Softer seines may "cuddle" some fish, but they can snag others (especially
those with prominent spines) or gill-net some slender forms (as already
pointed out). We have our seines coated with a black asphalt-like
substance. It makes the seine harder to see by the fish and most specimens
wind up cupped safely on the net's surface.
Re brails - fence rails are nice, but in the deep south there is another
alternative: wild bamboo. Neil Douglas introduced us to this idea. The
rails are cheap (i.e., free), easy to cut and work with, available in a wide
ranges of length and diameters, light, and comfortable. They are easy to
drill holes into for secure binding of the seine along its entire height(so
no more losing fish past the sides of your net).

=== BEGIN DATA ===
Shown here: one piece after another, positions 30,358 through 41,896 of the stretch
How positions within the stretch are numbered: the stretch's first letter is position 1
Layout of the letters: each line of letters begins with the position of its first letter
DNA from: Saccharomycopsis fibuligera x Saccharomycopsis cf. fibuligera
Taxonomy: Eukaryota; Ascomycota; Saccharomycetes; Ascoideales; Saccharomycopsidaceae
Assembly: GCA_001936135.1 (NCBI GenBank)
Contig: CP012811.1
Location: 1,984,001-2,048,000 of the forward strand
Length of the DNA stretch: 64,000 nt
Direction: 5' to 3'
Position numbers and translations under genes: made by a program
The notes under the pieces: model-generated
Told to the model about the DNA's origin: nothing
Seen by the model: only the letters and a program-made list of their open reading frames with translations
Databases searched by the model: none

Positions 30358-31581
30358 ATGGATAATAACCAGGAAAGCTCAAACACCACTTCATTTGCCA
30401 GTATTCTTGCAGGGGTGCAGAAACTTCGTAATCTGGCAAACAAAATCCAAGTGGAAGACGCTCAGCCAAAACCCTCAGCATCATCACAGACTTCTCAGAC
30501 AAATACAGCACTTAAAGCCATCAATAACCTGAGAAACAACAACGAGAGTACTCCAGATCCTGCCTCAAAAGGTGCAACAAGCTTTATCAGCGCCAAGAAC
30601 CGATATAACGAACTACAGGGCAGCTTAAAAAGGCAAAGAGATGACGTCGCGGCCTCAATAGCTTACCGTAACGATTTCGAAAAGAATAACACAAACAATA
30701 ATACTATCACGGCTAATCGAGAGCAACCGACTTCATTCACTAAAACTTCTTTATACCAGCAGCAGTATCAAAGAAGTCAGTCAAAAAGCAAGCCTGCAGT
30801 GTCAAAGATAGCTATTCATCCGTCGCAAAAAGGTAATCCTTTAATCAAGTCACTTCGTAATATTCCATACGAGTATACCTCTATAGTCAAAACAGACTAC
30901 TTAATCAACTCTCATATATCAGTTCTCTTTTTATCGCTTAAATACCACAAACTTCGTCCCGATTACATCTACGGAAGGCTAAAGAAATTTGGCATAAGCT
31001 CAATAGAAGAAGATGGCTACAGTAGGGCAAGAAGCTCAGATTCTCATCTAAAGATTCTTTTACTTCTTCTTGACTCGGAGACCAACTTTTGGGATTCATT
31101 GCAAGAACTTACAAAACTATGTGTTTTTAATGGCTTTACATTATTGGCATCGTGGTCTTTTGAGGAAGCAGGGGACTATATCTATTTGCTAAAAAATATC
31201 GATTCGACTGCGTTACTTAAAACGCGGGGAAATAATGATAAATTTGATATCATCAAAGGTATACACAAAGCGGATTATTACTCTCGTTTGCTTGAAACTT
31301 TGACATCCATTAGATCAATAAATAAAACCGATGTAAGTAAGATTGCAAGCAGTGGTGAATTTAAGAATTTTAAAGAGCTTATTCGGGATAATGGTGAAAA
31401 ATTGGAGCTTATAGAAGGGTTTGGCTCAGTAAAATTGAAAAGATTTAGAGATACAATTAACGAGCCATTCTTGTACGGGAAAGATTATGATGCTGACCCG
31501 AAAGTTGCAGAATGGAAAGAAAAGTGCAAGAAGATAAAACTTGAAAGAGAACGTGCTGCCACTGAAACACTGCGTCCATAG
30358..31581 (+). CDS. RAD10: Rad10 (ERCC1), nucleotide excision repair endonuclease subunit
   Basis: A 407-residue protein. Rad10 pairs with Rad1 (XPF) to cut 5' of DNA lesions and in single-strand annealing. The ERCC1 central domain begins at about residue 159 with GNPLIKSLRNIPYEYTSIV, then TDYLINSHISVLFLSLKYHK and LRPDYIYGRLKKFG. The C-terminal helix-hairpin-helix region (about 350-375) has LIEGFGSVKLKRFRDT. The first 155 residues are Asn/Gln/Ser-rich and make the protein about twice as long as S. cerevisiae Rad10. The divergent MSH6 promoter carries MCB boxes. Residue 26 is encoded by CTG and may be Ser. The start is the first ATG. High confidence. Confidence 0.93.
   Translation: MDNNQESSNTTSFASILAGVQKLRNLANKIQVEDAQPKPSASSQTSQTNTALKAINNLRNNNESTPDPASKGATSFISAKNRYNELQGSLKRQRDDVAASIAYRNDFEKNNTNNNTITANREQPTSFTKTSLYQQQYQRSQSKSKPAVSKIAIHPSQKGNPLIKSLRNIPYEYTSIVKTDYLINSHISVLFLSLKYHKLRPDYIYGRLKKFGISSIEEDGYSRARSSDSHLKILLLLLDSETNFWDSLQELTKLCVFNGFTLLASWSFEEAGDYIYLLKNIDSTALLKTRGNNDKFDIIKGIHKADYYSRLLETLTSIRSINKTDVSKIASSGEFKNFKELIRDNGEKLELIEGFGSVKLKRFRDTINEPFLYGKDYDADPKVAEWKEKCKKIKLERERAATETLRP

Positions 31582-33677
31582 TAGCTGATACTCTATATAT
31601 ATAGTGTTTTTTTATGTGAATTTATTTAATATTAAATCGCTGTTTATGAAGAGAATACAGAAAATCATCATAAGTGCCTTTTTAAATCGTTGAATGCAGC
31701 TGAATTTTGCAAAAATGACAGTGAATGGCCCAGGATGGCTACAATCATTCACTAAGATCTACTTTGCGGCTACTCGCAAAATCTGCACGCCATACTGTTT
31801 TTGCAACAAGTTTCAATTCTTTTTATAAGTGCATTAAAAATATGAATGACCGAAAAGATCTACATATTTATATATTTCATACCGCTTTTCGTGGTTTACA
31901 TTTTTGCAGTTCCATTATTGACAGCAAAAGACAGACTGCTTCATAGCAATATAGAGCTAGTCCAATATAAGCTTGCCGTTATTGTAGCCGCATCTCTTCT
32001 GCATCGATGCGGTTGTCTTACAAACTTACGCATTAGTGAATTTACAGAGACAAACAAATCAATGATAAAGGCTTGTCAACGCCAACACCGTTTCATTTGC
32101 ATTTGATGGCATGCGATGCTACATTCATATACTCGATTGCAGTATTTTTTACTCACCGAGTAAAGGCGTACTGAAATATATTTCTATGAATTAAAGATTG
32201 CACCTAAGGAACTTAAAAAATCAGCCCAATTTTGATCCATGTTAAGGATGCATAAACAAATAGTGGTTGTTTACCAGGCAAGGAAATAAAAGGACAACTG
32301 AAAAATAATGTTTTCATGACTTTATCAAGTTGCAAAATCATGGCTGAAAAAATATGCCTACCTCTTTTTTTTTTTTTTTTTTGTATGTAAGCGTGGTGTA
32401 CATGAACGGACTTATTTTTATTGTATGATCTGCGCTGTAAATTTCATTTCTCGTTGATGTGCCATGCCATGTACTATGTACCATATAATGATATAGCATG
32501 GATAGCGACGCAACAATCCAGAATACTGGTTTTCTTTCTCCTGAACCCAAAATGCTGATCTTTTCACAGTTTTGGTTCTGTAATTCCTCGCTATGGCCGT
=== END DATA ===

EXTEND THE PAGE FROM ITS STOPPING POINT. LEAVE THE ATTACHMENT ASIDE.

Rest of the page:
One more idea for gravel-bottom streams - tickler chains, like those used by
trawlers. Hank Bart showed me this in Oklahoma. He attached metal rings to
the bottom of our brails and then strung a length of chain between them.
The chain turned over rocks and debris, dislodging fish that were swept into
the net behind it.
Re dipnets - I prefer the standard delta-shaped (12 X 8 inch)dipnet
available from most biological supply dealers. During some recent field
work, however, I used that type of net and my partner, NANFA member Reid
Adams, used a "Wildco bottom aquatic kick net." This is a larger (18 X 8
inch) rectangular net with a conveniently detachable handle. Despite its
larger mesh size (and my many many years wielding a delta-net), Reid
consistently caught a disproportinately greater number of specimens than I
did. Certain soft-bottomed habitats (and youthful energy) might make larger,
rectangular dipnet more efficient. I still prefer delta-nets for stumpy,
thickly vegetated areas.
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